Over many years I have grappled with the related issues of error, ignorance, and uncertainty. When measured against what there is to know, what we humans do in fact know is in the order of zero-point-several zeroes. No matter how well-read, well-traveled, or well-informed we think we are, our ignorance is immense. We have to make decisions – most trivial, many of them life-changing, a few of them life-and-death – based on a trifling amount of information, the vast majority second- or third-han ...more
Wow! I've read quite a few books about being wrong (e.g. Don't Believe Everything you Think, Mistakes Were Made (But Not By Me), How We Know What Isn't So, You Are Not So Smart), now that I look at it, but this one, focusing on the *experience* of being wrong and how it feels, is my favorite so far. Part of it is that I identify closely with the author's description of what being wrong is like, and part is the author's philosophical discussion about why being wrong is human, even essential to be ...more
I consider myself the consummate fuckup. Even when I succeed in accomplishing something difficult, once the warmth of self-congratulatory celebration dissipates I can’t help thinking about every screw up and each way they’ll likely weigh me down during the course of my life the rest of my life and preclude me from divinity and the promises of pennies from heaven. I know a lot of people who think like this while we know that this manner of thinking is stupid and counterproductive, every time we t ...more
Jul 31, 2020 rated it it was amazing  ·  review of another edition
What a book!

One of those "easy reads" with regards to how it's written, the way the language flows easily, the sense of humor has me chucking more than once every chapter, and then at the same time, this is not an easy read, not at all.

If you truly read it, take in what Kathryn points at, this is definitely a game-changing book (that is, it has the potential to be, if you let it. But it requires one thing from you: a willingness to be wrong, and admit to it, at that!)!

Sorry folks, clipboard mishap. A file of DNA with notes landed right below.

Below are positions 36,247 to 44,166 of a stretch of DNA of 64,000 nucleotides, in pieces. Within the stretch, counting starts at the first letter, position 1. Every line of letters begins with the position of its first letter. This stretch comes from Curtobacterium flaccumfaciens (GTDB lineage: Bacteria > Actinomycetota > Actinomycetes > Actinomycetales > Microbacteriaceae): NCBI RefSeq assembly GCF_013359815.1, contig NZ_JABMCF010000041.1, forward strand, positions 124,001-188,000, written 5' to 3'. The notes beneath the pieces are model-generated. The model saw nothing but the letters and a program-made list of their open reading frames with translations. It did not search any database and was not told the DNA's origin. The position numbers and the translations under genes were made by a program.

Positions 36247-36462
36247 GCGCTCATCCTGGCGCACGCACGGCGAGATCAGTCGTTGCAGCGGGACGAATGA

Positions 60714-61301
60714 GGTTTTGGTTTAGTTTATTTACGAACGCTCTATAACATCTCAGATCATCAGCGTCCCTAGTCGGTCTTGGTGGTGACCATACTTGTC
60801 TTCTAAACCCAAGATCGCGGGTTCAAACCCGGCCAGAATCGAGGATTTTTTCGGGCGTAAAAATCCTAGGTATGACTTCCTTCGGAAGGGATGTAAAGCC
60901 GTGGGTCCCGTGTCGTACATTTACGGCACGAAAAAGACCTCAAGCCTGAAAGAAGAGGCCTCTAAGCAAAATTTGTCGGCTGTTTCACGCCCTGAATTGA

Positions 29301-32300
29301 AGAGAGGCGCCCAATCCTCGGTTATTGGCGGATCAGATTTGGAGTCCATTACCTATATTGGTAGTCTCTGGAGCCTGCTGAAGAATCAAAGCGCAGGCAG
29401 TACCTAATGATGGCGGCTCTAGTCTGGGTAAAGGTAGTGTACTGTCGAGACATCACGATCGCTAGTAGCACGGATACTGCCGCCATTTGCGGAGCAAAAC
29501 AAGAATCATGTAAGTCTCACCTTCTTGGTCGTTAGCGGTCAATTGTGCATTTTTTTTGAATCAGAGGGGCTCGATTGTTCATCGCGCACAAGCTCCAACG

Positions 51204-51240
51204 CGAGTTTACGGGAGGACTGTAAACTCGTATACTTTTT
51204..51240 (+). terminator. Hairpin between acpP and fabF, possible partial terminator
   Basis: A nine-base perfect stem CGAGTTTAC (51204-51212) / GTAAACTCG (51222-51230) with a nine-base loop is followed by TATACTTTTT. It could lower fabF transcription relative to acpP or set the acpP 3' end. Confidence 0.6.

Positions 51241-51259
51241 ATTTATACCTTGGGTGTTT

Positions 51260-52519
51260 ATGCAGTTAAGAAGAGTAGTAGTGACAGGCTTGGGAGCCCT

My full review here:
Interesting but also dry. Hard for me to concentrate on the philosophical parts of the first 1/3rds of the book.
Jan 04, 2020 rated it it was amazing  ·  review of another edition
An excellent tour through why we err and how we convince ourselves that we didn't, don't, and never will. The science is well-explained, the quotes and anecdotes are perfectly picked, the philosophy is thoughtful and down-to-earth, and the focus on positive sides of error is inspiring.

Notes and quotes for future me:
p.3 quoting Moliere: "It infuriates me to be wrong when I know I'm right."

p.4 "A whole lot of us go through life assuming that we are basically right, basically all the time, about ba
Sanjeev Mishra
Jul 15, 2020 rated it really liked it  ·  review of another edition
I would give this 4.5 stars but it doesn't look like that's an option. Really amazing and insightful, and honestly helped me to breathe a little easier with uncertainty and overpowering wonder of the universe. Life is more pleasant when you lighten your death grip on your little theories and beliefs. Only would take a way a half star because of some weird takes like attributing the ongoing Iraq War to being too mean to war hawks and the part near the end that goes to bat too hard for settler dem ...more